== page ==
HealthVault: software freedom and personal health records

HealthVault: software freedom and personal health records


Free software is about freedom from control. This article discusses how the free software ideals should be applied to hosted personal health record software and how Microsoft's newest PHR, HealthVault, is a threat to free software.

Heard about HealthVault?

Microsoft has released a Personal Health Record web platform called HealthVault. One sentence in, and any regular reader of this magazine will already be concerned. Imagine the problems here. We are talking about health records, one of the most critical functions that computers can carry out, and we are talking about Microsoft, one of the greatest enemies of the free software movement. You know what I am going to be saying in this post will not be pretty.

I have been blogging about this on my personal site Fred Trotter for quite some time. I have done a series of articles called a "week of HealthVault". This title is good marketing since not all of the articles are about HealthVault (I will be discussing Googles coming PHR), and not all of the articles took place over a single week.

I do not have time to remake my arguments here, but if you really care about this issue, I suggest that you read and then comment on the following articles.

The next article on HealthVault...

Is here on free software magazine. Here I am going to briefly discuss the implications of HealthVault from a free software standpoint. Hopefully, by publishing this here, I might be able to draw some attention from the medical community to the free software community. Its something of a blind date, but I strongly believe the two of them should definitely meet!

What are the implications of a proprietary software PHR on software freedom? The ideals of software freedom are that users should have control of software, rather than companies controlling users through software. It may seem like a trivial point to my geek readers, but without control of software it is not possible to have control of data.

To a degree, _determined by Microsoft_, you can configure how Word behaves

When you write a document, you are using a word processor. The document is your data, and the word processor is the program that manipulates that data. But what if the word processor is not doing what you want it to do? Microsoft Word, for instance, marks documents with information about the user who created the document. This may not seem important unless you happen to be writing a word document that criticizes, say, Iran or China. If you were in those nations writing such a document, you might be concerned to find that your documents could be traced back to you. Can you change how Microsoft word behaves? To a degree, determined by Microsoft, you can configure how Word behaves in these situations. Beyond this only Microsoft can change how Microsoft Word behaves, and as a result, only Microsoft controls you and you relationship to your data.

The Free Software movement aims to change this. When we say "free" we mean free from exactly the kind of control that Microsoft has with Word. Suppose you create a document in Open Office, which is free software. If you really, really dislike how Open Office handles that document then you have the access you need to change how it works. You might need to learn programming or (more likely) hire a programmer, but you only have technical hurdles when you want to change Open Office, rather than control issues. Legally, you cannot change Microsoft Word's fundamental behavior. You only have the power that Microsoft gives you, and what Microsoft giveth, Microsoft taketh away.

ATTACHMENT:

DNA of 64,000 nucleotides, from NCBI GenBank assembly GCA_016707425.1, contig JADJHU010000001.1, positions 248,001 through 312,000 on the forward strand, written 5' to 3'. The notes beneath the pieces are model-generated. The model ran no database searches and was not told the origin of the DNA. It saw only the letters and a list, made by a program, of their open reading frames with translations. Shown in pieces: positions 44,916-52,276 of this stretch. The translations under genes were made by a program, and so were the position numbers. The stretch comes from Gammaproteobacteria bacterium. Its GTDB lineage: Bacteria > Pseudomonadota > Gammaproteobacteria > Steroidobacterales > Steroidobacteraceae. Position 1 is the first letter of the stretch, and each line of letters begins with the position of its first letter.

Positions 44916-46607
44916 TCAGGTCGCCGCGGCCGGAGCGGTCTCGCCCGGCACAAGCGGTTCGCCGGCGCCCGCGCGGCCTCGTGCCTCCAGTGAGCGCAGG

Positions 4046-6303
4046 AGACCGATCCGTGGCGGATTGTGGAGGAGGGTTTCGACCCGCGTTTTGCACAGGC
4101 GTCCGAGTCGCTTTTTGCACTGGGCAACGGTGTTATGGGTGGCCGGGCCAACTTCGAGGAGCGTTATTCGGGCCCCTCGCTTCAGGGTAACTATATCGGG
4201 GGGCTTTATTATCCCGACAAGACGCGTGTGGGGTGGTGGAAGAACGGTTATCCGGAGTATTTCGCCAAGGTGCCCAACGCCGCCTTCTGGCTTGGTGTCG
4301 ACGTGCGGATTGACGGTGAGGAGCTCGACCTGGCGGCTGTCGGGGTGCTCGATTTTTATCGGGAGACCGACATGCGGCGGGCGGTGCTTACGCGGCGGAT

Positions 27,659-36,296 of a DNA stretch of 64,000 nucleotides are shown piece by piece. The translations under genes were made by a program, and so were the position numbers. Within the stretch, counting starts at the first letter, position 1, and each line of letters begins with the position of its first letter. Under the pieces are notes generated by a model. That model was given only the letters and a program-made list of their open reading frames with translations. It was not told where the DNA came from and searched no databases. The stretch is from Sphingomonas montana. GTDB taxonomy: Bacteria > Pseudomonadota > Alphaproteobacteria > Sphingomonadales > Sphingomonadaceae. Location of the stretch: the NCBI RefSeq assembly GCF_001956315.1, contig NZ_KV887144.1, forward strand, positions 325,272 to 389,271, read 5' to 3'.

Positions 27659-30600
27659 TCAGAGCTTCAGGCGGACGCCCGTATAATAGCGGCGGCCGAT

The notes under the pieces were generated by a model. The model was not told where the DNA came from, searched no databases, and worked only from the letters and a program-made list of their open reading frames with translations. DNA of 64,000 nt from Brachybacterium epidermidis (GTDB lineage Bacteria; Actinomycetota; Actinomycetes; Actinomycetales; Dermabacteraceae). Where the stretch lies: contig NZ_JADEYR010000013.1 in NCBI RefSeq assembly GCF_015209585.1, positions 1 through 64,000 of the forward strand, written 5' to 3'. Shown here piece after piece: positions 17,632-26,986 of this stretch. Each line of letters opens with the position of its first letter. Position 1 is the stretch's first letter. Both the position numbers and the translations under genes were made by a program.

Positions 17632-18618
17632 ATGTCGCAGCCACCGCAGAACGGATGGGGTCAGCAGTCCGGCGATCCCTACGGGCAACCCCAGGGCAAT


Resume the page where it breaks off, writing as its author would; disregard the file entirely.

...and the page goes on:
We cannot afford to have our health care record data abused in this fashion. The only way to ensure that this happens is for Personal Health Record (PHR) services to follow three rules.

  • Use free software for the PHR exclusively.
  • Allow users to download the PHR software source code running snapshots.
  • Allow users to download database dumps of their software

The implication of these three rules are simple. A user of a PHR must have the right to replicate his or her record using their own private server. That same user must have the right to modify and control the downloaded PHR software according to the definition of free software.

It should be noted that there are PHRs available under the GPL, like Indivo Health, which can easily be used in this fashion.

I promised I would also talk about how HealthVault is a threat to free software. Microsoft makes platforms. This is a great business strategy. Windows became more popular than other operating systems because there was more and better software available for it. So far, there are many organizations that are planning to "leverage" the HealthVault platform. If HealthVault is widely adopted, it will prevents an equivalent, even superior, free software alternative from receiving attention and support. In short, proprietary platforms are worse than mere proprietary programs because they encourage the use of further proprietary programs. HealthVault, like Windows, is a brood-mother of proprietary lock-in and inappropriate control.

What you can do

If you are geek, keep your family and friends away from HealthVault. Help people who are non-technical to understand these risks. If you are a health care provider you can lobby your leadership to use only free (as in freedom) PHR software like Indivo. If you need help with either of these things Contact Me

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Biography

Fred Trotter is a GPL healthcare software programmer and advocate